From Movement Gaps™ to Movement Mastery Mikki Lee Martin Part 1 of 2 March 26, 2021
True movement fluency is attained through progressive practice and eventual mastery of the language of human movement.
Movement fluency can be defined as the ability to respond effortlessly and efficiently to any movement problem presented. You can think of it like having the worlds biggest reference library to draw upon.
Movement Gaps™ are exemplified by kids who have never had, or have lost their library card.
The young man, “F” age 10 and obese, politely watched the coach describe the movements to be practiced. Each child lined up to either step up or jump on a low 10” box, then reach for a pull up bar from which they would take turns swinging. When his turn came, The young man stood for a moment contemplating the box then put both hands around his right thigh to carefully lift the leg up and guide his foot onto the box. Stepping up onto a 10” box was not a movement he had experienced before, but he had created a movement solution to the problem.
Another youngster “J” age 13 wanted to come workout with his friends, being sporty, energetic and smart he knew that he could apply himself and excel. During his first class, the kids were all performing a variety of movements adjusted to their individual abilities. During the jumping portion, some kids were jumping to 24” boxes, some to 60” stacks of tires and some were starting with broad jumps. “J” could jump, but could not seem to link simultaneous launch of both feet together, or landing them together. It took four months of consistent practice to get both feet to launch and land together.
When “L” arrived in class as a 16 year old high level soccer player she knew she could handle all the work, and movement had always come easy to her. During warm ups and particularly squats she was frustrated to find the coaches very concerned about her feet, ankles and knees. She was the star of her travel team- what were they fussing about?
All of these children for one reason or another have developed what we call “Movement Gaps™” Specifically, they are missing the ability to move in expected fundamental ways, through lack of exposure to and repetition of foundational human positions and movements.
This is of course, in no way the fault of the children.
This is a cultural and societal aberration. It can be fixed, but first must be noted, and acknowledged so that corrective measures may be taken to begin to create enough change that children once again are given the opportunity to develop movement fluency.
The approach we have taken with teaching movement as a culture -is for the most part haphazard and often misdirected. We just assume humans know how to move and engage within their environment, that they learn to walk, run and jump somewhat naturally. We often overlay our own experiences of movement exposure as kids and assume all kids have the same opportunities and experiences.
Yet, Movement Gaps™ in youth are increasing every year. This should come as no surprise to coaches and trainers who have been working with youth. Increased sedentary behavior combined with lack of unstructured play, outdoor exploration and increased sports specific training have left massive gaps in what was a previously expected as natural and normal movement acquisition in our children.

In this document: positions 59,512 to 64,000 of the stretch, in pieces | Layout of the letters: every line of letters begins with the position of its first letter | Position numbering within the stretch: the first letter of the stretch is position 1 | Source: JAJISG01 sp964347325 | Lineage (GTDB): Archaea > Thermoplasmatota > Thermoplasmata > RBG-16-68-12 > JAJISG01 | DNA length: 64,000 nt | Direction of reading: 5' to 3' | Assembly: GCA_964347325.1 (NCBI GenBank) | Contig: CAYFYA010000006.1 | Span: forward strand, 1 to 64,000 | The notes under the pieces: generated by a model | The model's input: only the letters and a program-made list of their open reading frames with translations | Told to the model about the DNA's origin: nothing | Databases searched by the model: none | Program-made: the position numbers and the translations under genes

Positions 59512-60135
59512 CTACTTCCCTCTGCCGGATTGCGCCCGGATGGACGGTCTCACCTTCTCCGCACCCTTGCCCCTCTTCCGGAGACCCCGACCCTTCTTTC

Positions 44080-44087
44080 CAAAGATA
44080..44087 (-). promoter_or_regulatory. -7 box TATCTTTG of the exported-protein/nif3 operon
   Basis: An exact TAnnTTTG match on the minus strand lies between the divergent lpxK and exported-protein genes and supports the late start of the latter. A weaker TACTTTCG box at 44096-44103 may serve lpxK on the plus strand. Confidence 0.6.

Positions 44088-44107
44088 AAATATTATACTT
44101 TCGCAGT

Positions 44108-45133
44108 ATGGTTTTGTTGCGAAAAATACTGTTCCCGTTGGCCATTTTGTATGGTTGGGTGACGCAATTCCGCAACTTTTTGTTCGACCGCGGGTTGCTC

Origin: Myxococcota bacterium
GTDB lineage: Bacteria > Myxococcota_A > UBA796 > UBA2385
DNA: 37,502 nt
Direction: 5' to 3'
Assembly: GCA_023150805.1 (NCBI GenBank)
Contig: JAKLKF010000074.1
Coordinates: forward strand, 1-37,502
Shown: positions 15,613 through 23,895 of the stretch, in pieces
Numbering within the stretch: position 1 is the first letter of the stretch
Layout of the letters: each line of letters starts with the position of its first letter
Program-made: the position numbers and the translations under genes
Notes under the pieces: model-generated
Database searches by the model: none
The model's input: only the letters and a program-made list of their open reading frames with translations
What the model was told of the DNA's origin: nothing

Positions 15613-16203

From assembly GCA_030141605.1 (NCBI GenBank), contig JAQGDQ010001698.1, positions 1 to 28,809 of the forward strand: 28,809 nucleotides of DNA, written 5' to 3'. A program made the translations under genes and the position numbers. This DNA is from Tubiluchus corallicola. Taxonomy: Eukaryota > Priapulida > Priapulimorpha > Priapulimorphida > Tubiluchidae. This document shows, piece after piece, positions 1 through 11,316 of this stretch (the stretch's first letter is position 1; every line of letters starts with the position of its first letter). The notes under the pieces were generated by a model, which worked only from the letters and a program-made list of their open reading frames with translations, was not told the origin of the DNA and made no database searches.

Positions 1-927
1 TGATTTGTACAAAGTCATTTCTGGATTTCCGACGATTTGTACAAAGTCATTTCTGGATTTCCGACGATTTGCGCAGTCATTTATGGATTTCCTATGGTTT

A worthwhile analogy- is to look at movement as a language in a more detailed way. When teaching a language, we first build competence with letters, words, grammar, phrases, then sentences, paragraphs, increasing vocabulary and eventually fluency- over time. This process goes tragically off course when we take any child of any age and begin to sport specialize, prior to building foundational movement vocabulary.
The most common movement gaps we see are:
- Foot, ankle and knee positional stability and strength
- Inability to jump or land with two feet simultaneously
- Inability to stabilize the core or midline
- Inability to hinge at the hip
- Lack of dorsiflexion
- Maladaptive patterns due to obesity, or excessive sedentary behavior
Lack of moving often causes additional problems with coordination, accuracy balance and agility. Leading to exercises within what were formerly assumed in common movement vernacular, that no longer can be assumed, including: Side shuffle, Jumping Jack, Plank Hold, Push up, Broad Jump, Skipping, Climbing
The situation is dire. We should not see 10 year old children who have never jumped, hurdled, skipped, rolled, hung from a branch or a bar, squatted down, pushed something over or away from themselves, grappled, glided, kicked, thrown, carried or lunged. Yet, sport specialized as well as sedentary children with Movement Gaps™ are becoming the norm, rather than the exception.
So let’s talk about re-building and creating opportunity for attaining movement fluency in our youth. Where to begin?
Understanding that each step could take years, and no steps should be skipped, with developmentally appropriate methods applied (bio-psycho-social) to the following outline.
- Teach Positions (movement alphabet)
- Take the time to repeat and embed positional consistency (words in context)
- Apply those positions to a broad variety of foundational movements (sentence building)
- Link movements together (phrasing, paragraphs)
- Practice smooth linking of multiple movements in diverse contexts (create fluency)
In part two, we will dive into how Brand X® teaches the basic language to address these Movement Gaps™, putting youth on the path to movement fluency.
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